Hong Kong marks handover anniversary under shadow of new security law

Hong Kong marked the 23rd anniversary of its handover to China on Wednesday under the glare of a new national security law imposed by Beijing, with protests banned and the city’s cherished freedoms looking increasingly fragile.

The anniversary comes a day after China passed a sweeping security law for the city, a historic move decried by many Western governments as an unprecedented assault on the finance hub’s liberties and autonomy.

Hong Kong leader Carrie Lam, a pro-Beijing appointee, attended a traditional flag-raising ceremony in the morning in a square where a giant billboard hailing the new law had been erected.

Helicopters flew past carrying a giant Chinese flag and a smaller Hong Kong flag as the “March of the Volunteers” national anthem was played.

Activists have called on people to defy a ban on protests and march through the city’s main island on Wednesday afternoon.

But it is unclear whether residents will heed that call given the risks posed by the new security law — which came into effect overnight — and increasingly aggressive police tactics towards even peaceful gatherings in recent months.

Gatherings of more than 50 people are already banned under anti-coronavirus laws, even though local transmissions have ended. 

As the flag-raising ceremony was under way, around 10 veteran pro-democracy campaigners held a protest nearby chanting “End one-party rule” and “Withdraw national security”. 

They were searched by police and followed by officers throughout. 

– Polarising anniversary –

The July 1 anniversary has long been a polarising day in the semi-autonomous city.

Beijing loyalists celebrate Hong Kong’s return to the Chinese motherland after a century and a half of what many considered humiliating colonial rule by Britain.

But democracy advocates have used the date to hold large protests as popular anger towards Beijing’s rule swells.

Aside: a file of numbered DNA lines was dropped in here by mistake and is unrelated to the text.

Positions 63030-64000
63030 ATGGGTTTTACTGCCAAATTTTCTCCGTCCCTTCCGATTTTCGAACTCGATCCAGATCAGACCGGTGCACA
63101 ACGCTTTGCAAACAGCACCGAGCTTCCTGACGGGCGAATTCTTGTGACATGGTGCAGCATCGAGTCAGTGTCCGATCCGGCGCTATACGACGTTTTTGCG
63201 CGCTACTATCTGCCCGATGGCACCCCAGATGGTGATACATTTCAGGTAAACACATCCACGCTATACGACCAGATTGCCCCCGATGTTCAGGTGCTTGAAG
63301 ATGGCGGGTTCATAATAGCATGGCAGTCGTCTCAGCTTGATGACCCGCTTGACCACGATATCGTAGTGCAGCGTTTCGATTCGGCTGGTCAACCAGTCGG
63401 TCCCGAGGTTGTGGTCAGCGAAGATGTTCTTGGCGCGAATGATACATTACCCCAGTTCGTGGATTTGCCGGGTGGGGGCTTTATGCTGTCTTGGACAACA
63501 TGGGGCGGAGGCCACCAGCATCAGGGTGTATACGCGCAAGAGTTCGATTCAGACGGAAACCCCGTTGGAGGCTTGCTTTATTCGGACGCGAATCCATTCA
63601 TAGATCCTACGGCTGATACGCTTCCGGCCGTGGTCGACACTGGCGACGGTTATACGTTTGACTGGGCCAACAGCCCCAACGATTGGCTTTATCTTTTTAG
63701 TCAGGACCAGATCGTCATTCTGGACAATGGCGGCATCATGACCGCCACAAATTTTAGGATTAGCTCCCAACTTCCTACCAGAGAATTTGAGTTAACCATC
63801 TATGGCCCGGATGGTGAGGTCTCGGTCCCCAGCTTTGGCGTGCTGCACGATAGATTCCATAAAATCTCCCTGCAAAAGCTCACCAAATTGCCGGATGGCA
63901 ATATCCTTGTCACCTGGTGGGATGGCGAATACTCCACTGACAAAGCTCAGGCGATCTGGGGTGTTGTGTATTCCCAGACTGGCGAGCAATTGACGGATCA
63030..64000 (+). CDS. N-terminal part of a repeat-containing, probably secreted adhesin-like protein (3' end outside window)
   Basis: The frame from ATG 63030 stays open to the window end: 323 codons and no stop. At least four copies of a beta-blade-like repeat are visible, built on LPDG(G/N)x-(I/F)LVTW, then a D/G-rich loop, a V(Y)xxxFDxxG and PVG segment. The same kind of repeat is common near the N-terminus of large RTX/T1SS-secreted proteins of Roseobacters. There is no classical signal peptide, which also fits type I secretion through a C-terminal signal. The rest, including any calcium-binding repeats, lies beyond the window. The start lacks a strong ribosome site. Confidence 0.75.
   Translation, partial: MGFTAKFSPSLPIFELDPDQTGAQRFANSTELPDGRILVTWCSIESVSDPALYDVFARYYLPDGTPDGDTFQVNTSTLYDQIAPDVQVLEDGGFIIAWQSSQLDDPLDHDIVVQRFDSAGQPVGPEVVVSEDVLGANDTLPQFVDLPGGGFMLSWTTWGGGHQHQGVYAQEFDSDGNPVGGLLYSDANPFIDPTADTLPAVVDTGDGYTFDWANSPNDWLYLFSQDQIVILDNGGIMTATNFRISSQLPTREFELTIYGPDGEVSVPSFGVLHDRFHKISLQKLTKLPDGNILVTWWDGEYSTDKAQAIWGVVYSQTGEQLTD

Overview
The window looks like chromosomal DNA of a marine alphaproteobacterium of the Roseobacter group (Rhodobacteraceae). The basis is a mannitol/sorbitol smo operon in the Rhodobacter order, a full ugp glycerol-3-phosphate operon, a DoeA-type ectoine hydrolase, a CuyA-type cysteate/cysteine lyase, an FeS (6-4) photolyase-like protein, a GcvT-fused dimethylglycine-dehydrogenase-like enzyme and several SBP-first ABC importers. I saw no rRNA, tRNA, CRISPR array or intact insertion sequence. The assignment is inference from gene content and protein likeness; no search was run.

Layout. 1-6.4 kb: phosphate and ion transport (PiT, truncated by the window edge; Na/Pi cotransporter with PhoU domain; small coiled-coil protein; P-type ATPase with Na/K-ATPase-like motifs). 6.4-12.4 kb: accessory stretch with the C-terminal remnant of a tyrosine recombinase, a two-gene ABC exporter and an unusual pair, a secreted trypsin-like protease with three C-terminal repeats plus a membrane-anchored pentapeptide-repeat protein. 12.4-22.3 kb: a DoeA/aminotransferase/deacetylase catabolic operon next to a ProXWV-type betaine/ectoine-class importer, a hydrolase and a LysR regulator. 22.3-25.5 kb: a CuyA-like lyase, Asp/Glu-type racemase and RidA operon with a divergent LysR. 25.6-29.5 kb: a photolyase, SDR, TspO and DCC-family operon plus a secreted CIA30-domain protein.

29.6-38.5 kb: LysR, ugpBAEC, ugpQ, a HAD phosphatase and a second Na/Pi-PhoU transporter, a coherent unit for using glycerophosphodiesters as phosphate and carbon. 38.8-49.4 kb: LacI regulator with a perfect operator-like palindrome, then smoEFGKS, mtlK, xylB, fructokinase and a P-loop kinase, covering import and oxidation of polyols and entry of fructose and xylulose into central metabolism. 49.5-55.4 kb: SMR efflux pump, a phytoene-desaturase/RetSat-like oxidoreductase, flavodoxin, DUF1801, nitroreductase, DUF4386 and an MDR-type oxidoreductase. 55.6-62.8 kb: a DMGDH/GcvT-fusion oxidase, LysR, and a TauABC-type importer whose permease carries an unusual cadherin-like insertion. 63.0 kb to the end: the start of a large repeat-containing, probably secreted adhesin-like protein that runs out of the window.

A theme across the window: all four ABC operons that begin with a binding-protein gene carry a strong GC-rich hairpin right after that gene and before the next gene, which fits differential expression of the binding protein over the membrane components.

During last year’s huge pro-democracy demonstrations, the city’s legislature was besieged and trashed by protesters.

For the first time since the ceremony began 17 years ago, authorities have banned the annual July 1 democracy march, citing fears of unrest and the coronavirus.

Ahead of the 1997 handover by Britain, authoritarian China guaranteed Hong Kong civil liberties — as well as judicial and legislative autonomy — for 50 years in a deal known as “One Country, Two Systems”.

The formula helped cement the city’s status as a world-class business hub, bolstered by an independent judiciary and political freedoms unseen on the mainland. 

– Chinese jurisdiction and life sentences –

Critics have long accused Beijing of chipping away at that status, but they describe the security law as the most brazen move yet.

Passage of the legislation was speedy and opaque even by Beijing’s standards.

The law was passed in just six weeks, skipping Hong Kong’s fractious legislature, and the precise wording was kept secret from the city’s 7.5 million inhabitants until it came into effect on Tuesday evening.

It outlaws subversion, secession, terrorism and colluding with foreign forces to undermine national security with sentences up to life in prison.

The new suite of powers radically restructures the relationship between Beijing and Hong Kong, toppling the legal firewall that has existed between the city’s judiciary and the mainland’s party-controlled courts.

China will have jurisdiction over “serious” cases and its security agencies will also be able to operate publicly in the city for the first time, unbound by local laws as they carry out their duties. 

Twenty-seven countries, including Britain, France, Germany and Japan, urged Beijing to “reconsider the imposition” of the legislation, saying in a statement to the UN Human Rights Council that it “undermines” the city’s freedoms.

Washington — which has embarked on a trade war with China — has said the security law means Hong Kong no longer enjoys sufficient autonomy from the mainland to justify special status. 

US Secretary of State Mike Pompeo warned of new countermeasures after the security law’s passing.

Beijing says the law will restore stability after a year of pro-democracy protests and will not end Hong Kong’s freedoms. 

Critics have little faith in those assurances given how similar national security laws are routinely used on the authoritarian mainland to crush dissent.

The law is a response to huge and often violent pro-democracy protests last year.

Millions took to the streets while a smaller hard core of protesters frequently battled police in vicious confrontations that saw more than 9,000 arrested.

by Jerome TAYLOR